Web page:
Tracey Jackson

Mar 2 2014 | 2 Comments

TWO RED BEDS

L1080958 her bedrom

 

On our last day in Mexico City we visited  two private homes that have been turned into museums.  They could not be anymore different. One, the home of a spoiled, rich heiress who loved art, and dogs and Mexico and built herself a museum. Not unlike Carlos Slim, only better. And the other was a man who was one of the father’s of the Russian Revolution. The only thing they had in common is they were both “involved” with Frida Kahlo and Diego Rivera.

The first home/museum was owned by a woman called Dolores Olmedo Patino.  The museum sits on acres of verdant land a short distance out of town.

It’s a grand hacienda that houses what is purported to be the best collection  of Diego Rivera’s and Frida Kahlos in the world.  Apparently Dolores was a lover of Diego’s. She was a great patron of the arts in general, and from the looks of the walls we saw, she was a primary narcissist as well.

I have never seen so many portraits of one person in their home, in my life.  She did live to be 100 so she had plenty of  years for photo ops.

I say she is “purported to have the best collection” because just like the Jumex, the museum was closed. At least the part of the museum that houses the Riveras and Kahlos was shuttered when we got there.

I jokingly said to Glenn, “They must be going over to the Jumex.”

Which it turns out they sort of were. The museum was closed because they are getting ready to put on the ritz when the New York Artistas arrive en masse for the official Jumex opening.

So we saw a few rooms of the house. No photos allowed. I snuck two.

We got to spend time with her peacocks and wander a bit around the gardens.

It was fine. When you are travelling nothing is a waste.

Then we headed over to the Museo Casa Trotsky.

A few blocks away from the Frida Kahlo house is the house where  Trotsky spent  his final years.  He and Frida had an affair, apparently he and Diego had a few fights, so he decided to decamp a few streets away.

This is the house where he was ice picked to death in 1940.

It is not the “typical” Mexico City experience but it was one of the more stirring things we saw.  And everything was there, nothing had gone to Jumex and it was open!

 

My camera was on some weird setting, so it's fuzzy, but this is the main door.

My camera was on some weird setting, so it’s fuzzy, but this is the main door.

Part of the property.

Part of the property.

 

 

Now we may not have gotten to see the art works, but the place is crawling with peacocks.

Now we may not have gotten to see the art works, but the place is crawling with peacocks.

 

So I decided to take as many photos of them as I could.

So I decided to take as many photos of them as I could.

Different angles.

Different angles.

He was ready for his close up.

He was ready for his close up.

 

There is one hiding behind the statue of Diego Rivera.

There is one hiding behind the statue of Diego Rivera.

There was another one hiding in the window of a building.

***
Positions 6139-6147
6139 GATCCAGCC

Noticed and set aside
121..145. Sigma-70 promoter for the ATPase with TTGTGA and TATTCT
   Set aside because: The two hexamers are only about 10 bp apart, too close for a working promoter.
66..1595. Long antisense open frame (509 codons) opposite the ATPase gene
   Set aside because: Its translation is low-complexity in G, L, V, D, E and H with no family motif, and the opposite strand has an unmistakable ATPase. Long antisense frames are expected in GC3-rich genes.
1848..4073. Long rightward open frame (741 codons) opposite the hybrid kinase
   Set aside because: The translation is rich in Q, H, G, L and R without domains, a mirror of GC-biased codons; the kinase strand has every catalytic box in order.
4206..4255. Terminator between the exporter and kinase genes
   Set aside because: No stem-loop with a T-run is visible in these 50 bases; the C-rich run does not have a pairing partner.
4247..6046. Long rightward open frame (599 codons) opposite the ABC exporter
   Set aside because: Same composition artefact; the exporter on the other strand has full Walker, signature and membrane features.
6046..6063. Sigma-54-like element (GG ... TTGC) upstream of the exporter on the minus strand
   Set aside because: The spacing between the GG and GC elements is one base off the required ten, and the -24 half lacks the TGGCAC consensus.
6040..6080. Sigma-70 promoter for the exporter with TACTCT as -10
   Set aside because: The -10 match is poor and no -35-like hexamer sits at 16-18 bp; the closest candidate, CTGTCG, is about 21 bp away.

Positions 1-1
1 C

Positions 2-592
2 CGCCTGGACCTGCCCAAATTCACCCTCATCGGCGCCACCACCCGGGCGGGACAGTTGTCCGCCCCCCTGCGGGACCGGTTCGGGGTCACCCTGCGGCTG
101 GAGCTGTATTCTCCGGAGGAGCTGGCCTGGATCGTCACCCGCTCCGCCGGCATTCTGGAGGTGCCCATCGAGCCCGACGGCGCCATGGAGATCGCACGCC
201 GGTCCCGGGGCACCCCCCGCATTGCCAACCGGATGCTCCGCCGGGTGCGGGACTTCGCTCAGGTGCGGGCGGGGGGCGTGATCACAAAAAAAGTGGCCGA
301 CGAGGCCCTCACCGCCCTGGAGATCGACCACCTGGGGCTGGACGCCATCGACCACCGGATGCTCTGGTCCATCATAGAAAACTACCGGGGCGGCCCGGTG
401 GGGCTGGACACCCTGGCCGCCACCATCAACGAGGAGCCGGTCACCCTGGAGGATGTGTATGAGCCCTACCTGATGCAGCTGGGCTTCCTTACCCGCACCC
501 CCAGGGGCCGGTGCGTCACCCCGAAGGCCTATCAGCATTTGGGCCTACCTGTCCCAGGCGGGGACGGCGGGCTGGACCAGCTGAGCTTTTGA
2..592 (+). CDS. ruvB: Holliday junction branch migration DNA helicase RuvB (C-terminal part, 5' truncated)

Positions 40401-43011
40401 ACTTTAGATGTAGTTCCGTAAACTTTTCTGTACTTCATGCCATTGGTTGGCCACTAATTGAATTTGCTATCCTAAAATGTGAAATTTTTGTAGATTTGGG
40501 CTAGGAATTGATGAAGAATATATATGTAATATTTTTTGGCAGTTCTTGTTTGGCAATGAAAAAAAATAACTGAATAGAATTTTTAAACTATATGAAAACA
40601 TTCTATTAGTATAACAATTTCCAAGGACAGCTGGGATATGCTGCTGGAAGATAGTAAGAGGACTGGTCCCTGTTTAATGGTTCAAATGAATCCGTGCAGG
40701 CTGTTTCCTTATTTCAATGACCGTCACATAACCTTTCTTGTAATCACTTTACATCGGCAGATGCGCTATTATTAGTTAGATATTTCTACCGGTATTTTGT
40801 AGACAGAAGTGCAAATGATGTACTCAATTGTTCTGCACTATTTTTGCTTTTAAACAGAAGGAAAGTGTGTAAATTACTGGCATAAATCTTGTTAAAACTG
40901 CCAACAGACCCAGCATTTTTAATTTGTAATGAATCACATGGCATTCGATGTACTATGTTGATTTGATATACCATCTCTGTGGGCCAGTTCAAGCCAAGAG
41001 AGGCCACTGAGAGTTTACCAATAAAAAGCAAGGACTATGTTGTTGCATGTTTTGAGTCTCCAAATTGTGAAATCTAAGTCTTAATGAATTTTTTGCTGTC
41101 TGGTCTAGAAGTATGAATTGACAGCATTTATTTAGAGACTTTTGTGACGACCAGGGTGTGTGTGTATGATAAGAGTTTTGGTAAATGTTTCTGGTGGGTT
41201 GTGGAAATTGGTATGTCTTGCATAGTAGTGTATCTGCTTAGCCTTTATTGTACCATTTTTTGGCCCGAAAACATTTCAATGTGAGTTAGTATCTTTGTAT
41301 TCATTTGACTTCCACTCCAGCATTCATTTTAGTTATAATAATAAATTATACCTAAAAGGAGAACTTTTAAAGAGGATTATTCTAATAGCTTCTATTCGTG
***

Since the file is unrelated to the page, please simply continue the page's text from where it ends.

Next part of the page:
There was another one hiding in the window of a building. They were everywhere.

 

 

Dolores raised the very rare ancient, hairless, Mexican dogs known as Xoloitzcuintle.  Can you tell which are real and which is the statue?

Dolores raised the very rare ancient, hairless, Mexican dogs known as Xoloitzcuintle. Can you tell which are real and which is the statue?

 

Glenn and Riccardo going into the main house.

Glenn and Riccardo going into the main house.

The bedroom was the only room without these intrusive women wandering about glaring at you.

The bedroom was the only room without these intrusive women wandering about glaring at you.

Dolores being painted by Diego Rivera.  Taken from the web.

Dolores being painted by Diego Rivera.
Taken from the web.

Part of the museum we didn't see.

Part of the museum we didn’t see.

Museo Trotsky.

Museo Casa Trotsky.

One of the first things you see. There are rooms devoted to his books, where people can come study his teachings. There are also rooms with photos and his entire history.

One of the first things you see. There are rooms devoted to his books, where people can come study his teachings. There are also rooms with photos and his entire history.

 

Back away from the books Glenn.

Back away from the books Glenn.

 

Trotsky's Last House.

Trotsky’s Last House.

 

The garden.

The garden.

 

Kind of cool - these were Trotsky's clothes.

Kind of cool – these were Trotsky’s clothes.

 

And his bathroom.

And his bathroom.

His desk.

His desk.

The dictophone he used.

The dictophone he used.

The office for his staff.

The office for his staff.

Kitchen.

Kitchen.

 

The bed he was killed in.

The bed he was killed in.

 

Where Trotsky and his wife are buried.

Where Trotsky and his wife are buried.

 

 

  • Steppie Royes

    Love the peacocks. Have some recent pictures of the ones at the zoo in similar pose. Always a beautiful experience. Love the room of books. It’s a life goal of mine to have a personal library just as big, if not bigger. Death by ice pick? I hope it was a quick death. Glad you made it home safely! :’)

  • http://www.traceyjacksononline.com/ Tracey Jackson

    Oh Steppie, how funny, as I saw you posted a photo of the peacocks at the zoo the same day. I guess great minds take pictures of peacocks!!!!!